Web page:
Have you ever wondered what life was like in Northampton three hundred years ago? Are you curious about archaeology? You are invited to participate in the Digging Northampton's History project, an excavation of the 18th century Parsons House in Northampton. We will be excavating the yard and kitchen areas in advance of much-needed rehabilitation to the house. Volunteers interested in helping with excavation or artifact washing are asked to contact the project director, Linda Ziegenbein (diggingnorthampton@gmail.com). Work will be done May 19 - June 6th. The site will be open for general visitors from 10 a.m.-2 p.m. on May 23, May 30, and June 6. Come and get your hands in our local history!
Sunday, June 7, 2015 1:00 PM2:30 PM
Celebrated, scandalous, and unknown: meet some of the fascinating figures of Boston’s LGBT past on a walk led by docent and historian Robin Hazard Ray. We will visit the resting places of Senator Charles Sumner, actress Charlotte Cushman, collector and curator William Sturgis Bigelow, religious scholar Mary Daly, and participants in Harvard’s secret anti-homosexual “court” in the 1920s, among others, in recognition of Boston Pride Week 2015.
Sunday, June 7, 2015 1:00 PM4:00 PM
Join us for a history adventure exploring how we can see the early settlement of Plainfield in the landscape today. Learn to "read" stone walls, cellar holes, and cemeteries. At 1:00, we explore maps. At 2:00, we depart for a guided tour of "Old County Road to Allis Cemetery." The tour is a 2-3 mile walk up moderately steep terrain with some bushwhacking. Wear appropriate footwear. Bring water, compass, or GPS if you want.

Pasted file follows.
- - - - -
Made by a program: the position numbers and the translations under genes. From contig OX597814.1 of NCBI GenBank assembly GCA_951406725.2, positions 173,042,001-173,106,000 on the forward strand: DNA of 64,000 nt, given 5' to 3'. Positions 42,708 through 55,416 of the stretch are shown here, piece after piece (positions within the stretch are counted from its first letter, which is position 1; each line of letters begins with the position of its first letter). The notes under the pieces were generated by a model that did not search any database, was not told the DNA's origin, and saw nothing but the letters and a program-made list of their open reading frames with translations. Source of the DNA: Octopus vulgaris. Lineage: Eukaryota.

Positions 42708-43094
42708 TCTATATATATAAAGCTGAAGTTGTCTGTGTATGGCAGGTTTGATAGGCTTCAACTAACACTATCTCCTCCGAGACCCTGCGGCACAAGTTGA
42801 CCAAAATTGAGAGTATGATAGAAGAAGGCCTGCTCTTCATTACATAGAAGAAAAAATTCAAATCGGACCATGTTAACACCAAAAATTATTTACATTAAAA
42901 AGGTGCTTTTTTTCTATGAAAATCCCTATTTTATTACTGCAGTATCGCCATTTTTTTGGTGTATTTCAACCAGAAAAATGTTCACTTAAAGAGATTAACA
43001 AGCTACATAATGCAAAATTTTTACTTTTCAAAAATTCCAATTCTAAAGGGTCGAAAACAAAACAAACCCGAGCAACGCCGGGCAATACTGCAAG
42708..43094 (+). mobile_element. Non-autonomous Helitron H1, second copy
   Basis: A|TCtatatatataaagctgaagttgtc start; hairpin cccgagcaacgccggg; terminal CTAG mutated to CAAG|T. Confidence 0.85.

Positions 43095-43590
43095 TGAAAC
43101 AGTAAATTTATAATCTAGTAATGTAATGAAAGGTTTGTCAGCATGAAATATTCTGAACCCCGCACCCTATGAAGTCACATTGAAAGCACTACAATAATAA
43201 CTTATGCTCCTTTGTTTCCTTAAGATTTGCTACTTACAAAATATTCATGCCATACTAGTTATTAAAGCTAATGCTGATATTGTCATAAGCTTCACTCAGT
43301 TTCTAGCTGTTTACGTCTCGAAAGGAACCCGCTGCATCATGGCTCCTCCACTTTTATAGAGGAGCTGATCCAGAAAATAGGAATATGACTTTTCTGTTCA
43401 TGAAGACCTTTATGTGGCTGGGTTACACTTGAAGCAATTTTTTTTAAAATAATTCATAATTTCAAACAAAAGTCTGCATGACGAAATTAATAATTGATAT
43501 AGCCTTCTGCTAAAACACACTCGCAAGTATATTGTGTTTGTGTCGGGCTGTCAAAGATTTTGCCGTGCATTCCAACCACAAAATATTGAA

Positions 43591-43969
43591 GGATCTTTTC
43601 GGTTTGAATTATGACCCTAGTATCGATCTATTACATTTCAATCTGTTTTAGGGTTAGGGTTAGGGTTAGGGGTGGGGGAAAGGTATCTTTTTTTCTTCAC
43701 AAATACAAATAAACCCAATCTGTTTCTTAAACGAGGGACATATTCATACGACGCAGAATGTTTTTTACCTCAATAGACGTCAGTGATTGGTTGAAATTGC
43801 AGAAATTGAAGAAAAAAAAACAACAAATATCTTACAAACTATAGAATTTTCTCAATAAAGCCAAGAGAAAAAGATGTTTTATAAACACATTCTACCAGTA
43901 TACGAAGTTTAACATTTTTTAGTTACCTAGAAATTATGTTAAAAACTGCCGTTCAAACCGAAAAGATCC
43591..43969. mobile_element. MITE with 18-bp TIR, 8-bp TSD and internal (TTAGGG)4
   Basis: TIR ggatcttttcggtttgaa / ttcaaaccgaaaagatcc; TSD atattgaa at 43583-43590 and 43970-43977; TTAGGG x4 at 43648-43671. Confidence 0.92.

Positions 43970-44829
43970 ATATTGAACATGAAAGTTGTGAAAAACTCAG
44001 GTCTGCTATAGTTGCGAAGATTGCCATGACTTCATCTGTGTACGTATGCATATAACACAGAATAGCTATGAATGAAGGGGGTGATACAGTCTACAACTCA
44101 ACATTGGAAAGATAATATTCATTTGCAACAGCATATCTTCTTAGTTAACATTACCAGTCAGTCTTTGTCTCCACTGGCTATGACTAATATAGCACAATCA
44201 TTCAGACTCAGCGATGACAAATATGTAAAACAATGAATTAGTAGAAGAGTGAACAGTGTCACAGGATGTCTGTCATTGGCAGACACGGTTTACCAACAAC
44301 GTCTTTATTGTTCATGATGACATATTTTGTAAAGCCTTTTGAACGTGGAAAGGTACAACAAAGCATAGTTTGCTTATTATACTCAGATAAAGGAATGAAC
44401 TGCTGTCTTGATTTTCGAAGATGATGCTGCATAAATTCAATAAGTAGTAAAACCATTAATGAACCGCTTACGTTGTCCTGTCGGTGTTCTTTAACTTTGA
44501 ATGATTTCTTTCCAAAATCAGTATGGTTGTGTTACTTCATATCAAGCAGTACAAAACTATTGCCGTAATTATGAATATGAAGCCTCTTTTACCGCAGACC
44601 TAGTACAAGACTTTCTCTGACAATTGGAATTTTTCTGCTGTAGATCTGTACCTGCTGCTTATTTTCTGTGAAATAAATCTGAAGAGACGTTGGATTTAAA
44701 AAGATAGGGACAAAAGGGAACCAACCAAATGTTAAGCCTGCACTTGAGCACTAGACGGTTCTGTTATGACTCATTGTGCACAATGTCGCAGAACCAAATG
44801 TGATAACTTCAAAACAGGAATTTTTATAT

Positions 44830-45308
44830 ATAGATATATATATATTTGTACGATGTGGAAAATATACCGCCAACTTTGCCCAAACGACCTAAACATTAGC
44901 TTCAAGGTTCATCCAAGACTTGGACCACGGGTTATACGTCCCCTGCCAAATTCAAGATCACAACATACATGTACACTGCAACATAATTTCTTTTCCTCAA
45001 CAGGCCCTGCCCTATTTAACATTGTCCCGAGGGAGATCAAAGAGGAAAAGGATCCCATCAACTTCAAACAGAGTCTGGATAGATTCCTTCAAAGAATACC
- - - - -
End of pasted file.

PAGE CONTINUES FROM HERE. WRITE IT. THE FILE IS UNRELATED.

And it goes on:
Sunday, June 7, 2015 3PM5PM
In the wake of the American Revolution, Belinda, enslaved for fifty years by the Royall family, successfully petitioned the Massachusetts legislature for a pension from the proceeds of Isaac Royall’s estate. Her eloquent petition, among the earliest narratives by an African American woman, opens a rare window onto the life of an enslaved woman in colonial North America. Renowned storyteller, teaching artist, and living historian Tammy Denease will use Belinda’s own words to bring this strong woman to life -- on the site where she lived and worked -- and will discuss her own fascinating creative process with the audience. This benefit event on the museum grounds will include music, refreshments, and museum tours.
  • Royall House and Slave Quarters, 15 George Street
  • Medford, Middlesex County, MA (Metrowest Boston)
  • contact: 781-396-9032
  • web: www.RoyallHouse.org
  • email: programs@royallhouse.org